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an underwater apparatus that is lowered on a cable from a support vessel in order to conduct underwater research and work. Hydrostats are chambers constructed from strong materials, such as aluminum-magnesium alloys and fiberglass-reinforced plastics. They are usually spherical or cylindrical and large enough to accommodate one to three operators. A hydrostat with a cylindrical chamber was first built by Hartmann (USA) in 1911.
Present-day hydrostats are equipped with systems for air regeneration, devices for underwater observation, lighting equipment, scientific research instruments, and motion picture cameras. Cables are used to provide electric power and telephone communication. Hydrostats assigned to underwater work such as raising sunken ships have devices that fasten onto the work object and manipulators that are controlled from inside the hydrostat (for example, the work chambers RK-680 [USSR] and Discoverer [USA]). Sometimes hydrostats are equipped with a propeller, in order to permit limited movement while the chamber is submerged. Hydrostats now in use for deep-sea research include GG-57 and the observation chamber NK-300 (USSR) and the observation chamber Galeazzi (Italy). The maximum depth of submersion for present-day hydrostats is 300 m. Large-scale development of hydrostats for depths greater than 300 m is not expected in the future, since the lowering on a cable from a surface vessel limits the range of a hydrostat’s use. Hydrostats are now universally being replaced by autonomous apparatus and equipment.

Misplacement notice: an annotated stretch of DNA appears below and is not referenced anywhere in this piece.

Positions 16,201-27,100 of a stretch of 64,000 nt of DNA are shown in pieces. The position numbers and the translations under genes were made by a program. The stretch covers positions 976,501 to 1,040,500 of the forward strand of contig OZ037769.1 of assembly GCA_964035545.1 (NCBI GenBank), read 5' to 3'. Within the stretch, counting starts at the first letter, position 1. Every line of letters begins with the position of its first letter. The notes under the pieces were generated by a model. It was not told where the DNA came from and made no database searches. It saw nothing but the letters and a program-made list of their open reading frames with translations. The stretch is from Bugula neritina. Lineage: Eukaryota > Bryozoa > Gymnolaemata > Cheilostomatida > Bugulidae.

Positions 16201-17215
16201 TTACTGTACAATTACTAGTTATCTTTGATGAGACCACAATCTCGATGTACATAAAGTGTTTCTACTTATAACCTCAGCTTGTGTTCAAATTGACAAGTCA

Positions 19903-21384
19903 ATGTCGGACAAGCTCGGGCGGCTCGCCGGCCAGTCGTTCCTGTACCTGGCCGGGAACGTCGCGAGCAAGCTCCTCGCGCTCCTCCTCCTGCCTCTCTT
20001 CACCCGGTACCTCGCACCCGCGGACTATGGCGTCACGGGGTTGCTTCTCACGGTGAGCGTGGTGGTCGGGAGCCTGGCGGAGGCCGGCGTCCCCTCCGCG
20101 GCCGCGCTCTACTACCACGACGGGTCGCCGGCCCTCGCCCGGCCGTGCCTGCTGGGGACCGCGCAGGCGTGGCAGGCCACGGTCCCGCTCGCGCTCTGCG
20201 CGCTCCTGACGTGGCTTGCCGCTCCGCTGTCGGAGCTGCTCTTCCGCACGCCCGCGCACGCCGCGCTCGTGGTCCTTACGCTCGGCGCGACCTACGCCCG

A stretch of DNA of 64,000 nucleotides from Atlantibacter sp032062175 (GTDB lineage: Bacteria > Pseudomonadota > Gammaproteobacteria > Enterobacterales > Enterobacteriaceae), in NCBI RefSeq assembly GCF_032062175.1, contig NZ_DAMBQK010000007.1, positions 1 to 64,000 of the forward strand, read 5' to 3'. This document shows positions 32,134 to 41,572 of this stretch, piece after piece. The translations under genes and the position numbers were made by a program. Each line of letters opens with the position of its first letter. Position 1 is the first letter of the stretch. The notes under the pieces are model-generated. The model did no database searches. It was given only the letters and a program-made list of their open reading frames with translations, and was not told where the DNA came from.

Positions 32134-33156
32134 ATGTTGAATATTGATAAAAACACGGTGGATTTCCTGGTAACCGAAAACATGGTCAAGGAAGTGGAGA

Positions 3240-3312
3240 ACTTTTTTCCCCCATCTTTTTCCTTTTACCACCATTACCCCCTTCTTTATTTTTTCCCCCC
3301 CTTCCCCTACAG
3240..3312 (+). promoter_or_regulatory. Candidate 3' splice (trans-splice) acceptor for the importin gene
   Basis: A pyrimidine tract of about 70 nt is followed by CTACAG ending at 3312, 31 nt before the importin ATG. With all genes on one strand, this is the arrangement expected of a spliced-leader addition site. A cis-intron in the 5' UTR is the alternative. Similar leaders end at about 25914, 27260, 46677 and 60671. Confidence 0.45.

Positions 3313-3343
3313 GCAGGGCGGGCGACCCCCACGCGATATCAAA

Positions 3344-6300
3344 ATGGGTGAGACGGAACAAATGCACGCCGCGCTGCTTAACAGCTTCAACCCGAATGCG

REFERENCEDiomidov, M. N., and A. N. Dmitriev. Pokorenie glubin. Leningrad, 1964.
N. P. CHIKER